Conference Report: 42nd Annual Scholars’ Conference on the Holocaust and the Churches, May 12-14, 2012
ACCH Quarterly Vol. 18, No. 2, June 2012
Conference Report: 42nd Annual Scholars’ Conference on the Holocaust and the Churches, May 12-14, 2012.
By Matthew D. Hockenos, Skidmore College
The 42nd Annual Scholars’ Conference on the Holocaust and the Churches (ASC) was held in Rochester, NY, this year on the beautiful campus of Monroe Community College (MCC) from May 12-14. The ASC is an interfaith, interdisciplinary, and international organization founded by Franklin Littell and Hubert Locke, both professors and clergymen, in 1970. Littell, who died in 2009, founded the first doctoral studies program on the Holocaust in 1976 at Temple University, where he taught for many years and where his extensive papers, correspondence, and books are now housed in Paley Library. His wife, Professor Marcia Sachs Littell, a Holocaust scholar at Richard Stockton College of New Jersey and the Executive Director Emerita of ASC, was present at the conference and chaired a thought-provoking panel on “Sexual Violence Against Jewish Women in the Holocaust.” Hubert Locke, Professor and Dean Emeritus of Public Affairs at the University of Washington, opened the conference with a greeting and encouraged participants and Holocaust scholars to think more broadly about the role of racial, religious, and national intolerance and prejudice.
Professor of Psychology Charles Clarke, the 2012 ASC Conference Chair and Director of the Holocaust, Genocide, and Human Rights Project at MCC, did a superlative job organizing this year’s conference, which consisted of nearly 20 panels of scholars.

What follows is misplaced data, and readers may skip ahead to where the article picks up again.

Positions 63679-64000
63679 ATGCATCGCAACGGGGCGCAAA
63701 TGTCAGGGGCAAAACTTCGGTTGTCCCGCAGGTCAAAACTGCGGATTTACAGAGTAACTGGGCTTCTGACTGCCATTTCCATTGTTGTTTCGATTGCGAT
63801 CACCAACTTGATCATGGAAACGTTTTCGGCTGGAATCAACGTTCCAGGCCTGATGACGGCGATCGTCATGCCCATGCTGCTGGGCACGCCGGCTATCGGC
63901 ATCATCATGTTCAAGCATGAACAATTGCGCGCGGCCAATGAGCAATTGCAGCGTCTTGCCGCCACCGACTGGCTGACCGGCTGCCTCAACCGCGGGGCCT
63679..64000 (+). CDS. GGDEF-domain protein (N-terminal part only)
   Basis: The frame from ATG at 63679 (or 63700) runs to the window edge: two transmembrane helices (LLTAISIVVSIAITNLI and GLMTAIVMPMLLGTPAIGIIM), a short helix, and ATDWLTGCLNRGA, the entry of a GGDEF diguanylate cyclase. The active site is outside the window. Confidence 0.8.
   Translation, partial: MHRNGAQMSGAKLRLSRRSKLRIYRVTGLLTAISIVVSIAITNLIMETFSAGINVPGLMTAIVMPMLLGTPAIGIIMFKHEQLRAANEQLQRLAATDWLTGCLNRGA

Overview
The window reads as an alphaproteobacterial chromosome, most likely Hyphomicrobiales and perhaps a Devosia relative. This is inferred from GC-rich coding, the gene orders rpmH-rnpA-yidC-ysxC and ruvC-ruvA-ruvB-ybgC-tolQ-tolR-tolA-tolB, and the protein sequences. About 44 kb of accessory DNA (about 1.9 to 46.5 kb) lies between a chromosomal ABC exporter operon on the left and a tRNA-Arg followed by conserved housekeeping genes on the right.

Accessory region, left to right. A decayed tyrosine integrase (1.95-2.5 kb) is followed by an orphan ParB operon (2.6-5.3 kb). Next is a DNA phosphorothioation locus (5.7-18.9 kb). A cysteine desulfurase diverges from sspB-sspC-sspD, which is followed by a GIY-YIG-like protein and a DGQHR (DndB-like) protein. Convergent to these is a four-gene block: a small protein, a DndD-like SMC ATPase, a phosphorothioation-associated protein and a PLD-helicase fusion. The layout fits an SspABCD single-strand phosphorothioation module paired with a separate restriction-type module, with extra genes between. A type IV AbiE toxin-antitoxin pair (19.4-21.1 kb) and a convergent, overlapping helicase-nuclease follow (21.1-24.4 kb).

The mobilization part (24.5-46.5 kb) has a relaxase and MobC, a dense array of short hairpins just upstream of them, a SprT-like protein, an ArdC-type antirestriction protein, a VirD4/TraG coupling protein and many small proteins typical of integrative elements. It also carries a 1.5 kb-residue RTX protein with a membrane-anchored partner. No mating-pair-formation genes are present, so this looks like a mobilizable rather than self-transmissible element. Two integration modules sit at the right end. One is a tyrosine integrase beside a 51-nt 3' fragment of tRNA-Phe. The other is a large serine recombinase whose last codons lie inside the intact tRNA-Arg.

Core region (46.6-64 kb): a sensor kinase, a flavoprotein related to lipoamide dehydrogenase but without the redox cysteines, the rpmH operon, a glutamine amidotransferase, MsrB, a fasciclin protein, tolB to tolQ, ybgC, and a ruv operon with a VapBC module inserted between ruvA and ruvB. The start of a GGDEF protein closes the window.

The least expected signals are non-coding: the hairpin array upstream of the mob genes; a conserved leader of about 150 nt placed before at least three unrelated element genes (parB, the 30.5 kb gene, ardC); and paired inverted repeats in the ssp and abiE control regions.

In line with this year’s conference theme, “70 Years Later: The Lingering Shadow of Wannsee,” the first plenary session included a presentation by Dr. Wolf Kaiser, Deputy-Director of The House of the Wannsee Conference, as well as a breakout session on “Genocidal Decision-Making and its Implications for Contemporary Genocide.” In addition to the panels on the churches and religion, there were a number of excellent presentations on Holocaust education, arts and literature, reparations, antisemitism, torture, and genocide.
The panels that addressed the churches and religion included a fascinating and troubling set of papers by John Pawlikowski of Catholic Theological University and Marvin Wilson of Gordon College, on the challenge of intractable supersessionary thinking. Willi Graf’s resistance and Emanuel Hirsch’s complicity were the topic of two papers by Stephani Richards-Wilson of University of Wisconsin-Madison and Jeremy Koop of York University respectively. There was a panel devoted entirely to Catholics and the Shoah with two papers addressing Pius XII and one by Joseph G. Kelly, professor emeritus of Nazareth College, on the Rochester Agreement, a joint Catholic-Jewish statement issued in 1996 that encouraged dialogue, respect, and combating religious intolerance. And finally, a plenary session, chaired by Hubert Locke, on “Disputed Memories of Complicity and Righteousness,” which included papers on Dietrich Bonhoeffer, Martin Niemöller, and Rolf Hochhuth by Vicki Barnett, Matthew Hockenos, and Mark Ruff respectively.
The conference closed with a tribute to Richard Rubenstein, a long-time participant in the ASC and acclaimed author and theologian, and a keynote address, “Is the Shoah the Perfect Storm of Genocide?,” by Michael Berenbaum, director of the Sigi Ziering Institute at the American Jewish University.